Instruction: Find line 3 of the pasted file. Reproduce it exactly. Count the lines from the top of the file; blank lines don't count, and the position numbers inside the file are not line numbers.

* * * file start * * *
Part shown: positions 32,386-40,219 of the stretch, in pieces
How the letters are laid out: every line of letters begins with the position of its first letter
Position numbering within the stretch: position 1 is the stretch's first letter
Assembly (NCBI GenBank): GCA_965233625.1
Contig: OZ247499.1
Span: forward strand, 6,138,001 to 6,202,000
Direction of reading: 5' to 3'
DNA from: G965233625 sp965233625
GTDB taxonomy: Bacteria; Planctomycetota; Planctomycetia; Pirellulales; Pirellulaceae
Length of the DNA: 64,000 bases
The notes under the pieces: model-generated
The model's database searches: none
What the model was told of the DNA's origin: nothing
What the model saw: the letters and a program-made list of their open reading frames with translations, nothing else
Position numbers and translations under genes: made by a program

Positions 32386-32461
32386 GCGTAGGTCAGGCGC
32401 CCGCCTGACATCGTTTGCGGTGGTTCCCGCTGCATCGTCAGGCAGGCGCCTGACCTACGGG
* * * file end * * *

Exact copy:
Position numbering within the stretch: position 1 is the stretch's first letter